There are several methods to install native modules:

  • Manually editing the IIS configuration store
  • Using IIS Manager
  • Using the AppCmd.exe command line tool

During operations, we try to avoid the use of Graphical User Interface (GUI) tools on target systems. For this reason, the AppCmd method can be used to register the module and successfully backdoor the webserver.

After compiling and uploading the DLL into the target system, you can execute the following command:

C:\Windows\system32\inetsrv\APPCMD.EXE install module /name:Module Name /image:"%windir%\System32\inetsrv\IIS-Backdoor.dll" /add:true

As shown by the image above, the module was loaded successfully.

In the example below, a connection is created to the server with the password SIMPLEPASS and the whoami command is executed successfully.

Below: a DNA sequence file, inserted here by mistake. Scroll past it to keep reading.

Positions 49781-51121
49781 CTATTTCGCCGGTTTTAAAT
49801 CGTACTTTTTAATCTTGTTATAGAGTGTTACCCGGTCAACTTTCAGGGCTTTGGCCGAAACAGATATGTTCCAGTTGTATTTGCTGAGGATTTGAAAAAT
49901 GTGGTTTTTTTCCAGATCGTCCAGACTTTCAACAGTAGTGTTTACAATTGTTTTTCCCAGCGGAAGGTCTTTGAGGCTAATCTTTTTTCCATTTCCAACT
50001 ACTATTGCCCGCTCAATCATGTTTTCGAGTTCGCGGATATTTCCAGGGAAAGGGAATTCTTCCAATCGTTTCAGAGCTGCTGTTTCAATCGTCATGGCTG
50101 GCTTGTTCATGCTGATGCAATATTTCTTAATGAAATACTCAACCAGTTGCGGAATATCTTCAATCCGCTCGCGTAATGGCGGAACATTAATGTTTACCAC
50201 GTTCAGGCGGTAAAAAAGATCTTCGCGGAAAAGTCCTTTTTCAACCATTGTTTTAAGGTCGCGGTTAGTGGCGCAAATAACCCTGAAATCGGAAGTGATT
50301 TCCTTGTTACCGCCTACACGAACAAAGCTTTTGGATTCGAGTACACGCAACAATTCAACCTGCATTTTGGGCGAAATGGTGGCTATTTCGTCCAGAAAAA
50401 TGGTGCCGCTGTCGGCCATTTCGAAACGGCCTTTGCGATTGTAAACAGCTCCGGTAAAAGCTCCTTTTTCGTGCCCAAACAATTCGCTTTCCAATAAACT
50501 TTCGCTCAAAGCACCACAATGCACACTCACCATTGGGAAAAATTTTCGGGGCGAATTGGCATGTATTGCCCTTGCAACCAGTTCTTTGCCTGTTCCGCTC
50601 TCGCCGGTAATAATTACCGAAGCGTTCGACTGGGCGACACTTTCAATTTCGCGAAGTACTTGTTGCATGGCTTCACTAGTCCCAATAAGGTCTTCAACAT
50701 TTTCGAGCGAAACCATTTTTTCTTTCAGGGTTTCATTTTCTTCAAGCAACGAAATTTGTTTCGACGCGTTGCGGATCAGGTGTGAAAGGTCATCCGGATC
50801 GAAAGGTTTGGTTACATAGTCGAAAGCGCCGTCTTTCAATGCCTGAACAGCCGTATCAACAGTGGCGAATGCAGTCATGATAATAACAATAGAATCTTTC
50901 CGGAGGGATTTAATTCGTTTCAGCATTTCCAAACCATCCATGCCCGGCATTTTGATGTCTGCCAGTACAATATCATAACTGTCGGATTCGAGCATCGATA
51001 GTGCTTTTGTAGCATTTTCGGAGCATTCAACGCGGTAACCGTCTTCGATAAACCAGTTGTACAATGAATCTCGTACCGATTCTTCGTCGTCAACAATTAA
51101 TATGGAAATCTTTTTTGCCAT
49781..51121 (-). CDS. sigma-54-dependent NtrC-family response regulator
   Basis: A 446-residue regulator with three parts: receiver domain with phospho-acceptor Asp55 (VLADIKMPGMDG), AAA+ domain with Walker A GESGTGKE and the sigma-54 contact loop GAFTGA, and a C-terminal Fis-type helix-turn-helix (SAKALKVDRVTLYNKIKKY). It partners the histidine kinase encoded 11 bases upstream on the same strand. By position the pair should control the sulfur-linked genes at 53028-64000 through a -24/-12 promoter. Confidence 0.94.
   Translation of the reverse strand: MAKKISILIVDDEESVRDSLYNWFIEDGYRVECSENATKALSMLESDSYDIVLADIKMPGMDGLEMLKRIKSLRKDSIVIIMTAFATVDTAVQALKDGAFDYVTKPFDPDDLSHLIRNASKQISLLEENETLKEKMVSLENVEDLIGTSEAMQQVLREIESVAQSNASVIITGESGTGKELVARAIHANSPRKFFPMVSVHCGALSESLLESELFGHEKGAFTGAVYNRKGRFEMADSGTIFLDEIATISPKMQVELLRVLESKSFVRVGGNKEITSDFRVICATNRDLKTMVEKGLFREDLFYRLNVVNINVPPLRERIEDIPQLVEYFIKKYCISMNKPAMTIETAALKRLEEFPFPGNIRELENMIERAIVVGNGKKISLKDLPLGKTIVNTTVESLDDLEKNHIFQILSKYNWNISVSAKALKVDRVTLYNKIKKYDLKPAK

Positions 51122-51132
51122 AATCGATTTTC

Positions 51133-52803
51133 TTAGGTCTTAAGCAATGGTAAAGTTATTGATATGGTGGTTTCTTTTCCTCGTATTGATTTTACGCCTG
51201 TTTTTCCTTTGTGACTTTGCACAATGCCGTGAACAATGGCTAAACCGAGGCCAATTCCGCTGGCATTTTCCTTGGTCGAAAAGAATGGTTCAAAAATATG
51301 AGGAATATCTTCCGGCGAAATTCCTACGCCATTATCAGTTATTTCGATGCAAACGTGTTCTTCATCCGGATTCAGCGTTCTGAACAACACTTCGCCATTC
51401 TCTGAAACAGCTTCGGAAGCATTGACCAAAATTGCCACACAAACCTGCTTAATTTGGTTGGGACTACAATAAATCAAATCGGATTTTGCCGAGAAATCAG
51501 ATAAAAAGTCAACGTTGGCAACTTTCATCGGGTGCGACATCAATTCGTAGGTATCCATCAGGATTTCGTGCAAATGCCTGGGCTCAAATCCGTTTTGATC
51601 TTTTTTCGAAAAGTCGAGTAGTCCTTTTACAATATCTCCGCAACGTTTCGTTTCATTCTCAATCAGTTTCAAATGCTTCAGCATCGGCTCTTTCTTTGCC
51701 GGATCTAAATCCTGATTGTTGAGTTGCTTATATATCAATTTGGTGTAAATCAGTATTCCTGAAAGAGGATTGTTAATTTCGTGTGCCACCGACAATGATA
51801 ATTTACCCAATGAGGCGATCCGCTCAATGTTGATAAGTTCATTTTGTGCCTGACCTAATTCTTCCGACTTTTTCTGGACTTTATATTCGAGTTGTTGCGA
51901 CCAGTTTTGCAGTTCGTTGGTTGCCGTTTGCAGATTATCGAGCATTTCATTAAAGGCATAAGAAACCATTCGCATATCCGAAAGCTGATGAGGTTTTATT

Demo and Links

The source code for the tool has been published on github.

To see IIS-Raid in action you can watch the video demonstration :


One of the objectives of releasing this tool was to increase awareness and allow companies to detect this methodology. The released source code doesn’t include any encryption by default as this would likely decrease the probability of detection.

Below you can find some methods to detect the communication traffic or the module deployment:

  • Monitor command line logging telemetry for execution of appcmd.exe as previously noted. The noise that will be generated by legitimate installations will likely be low making it a good indicator for detection.
  • If you can intercept the traffic to your web servers, check if any base64 encoded header data starts with any of the following strings:
    • PIN|G
    • CMD|
    • INJ|
  • Search for the existence of X-Password and X-Chrome-Variations headers


This blog post was written by Rio Sherri.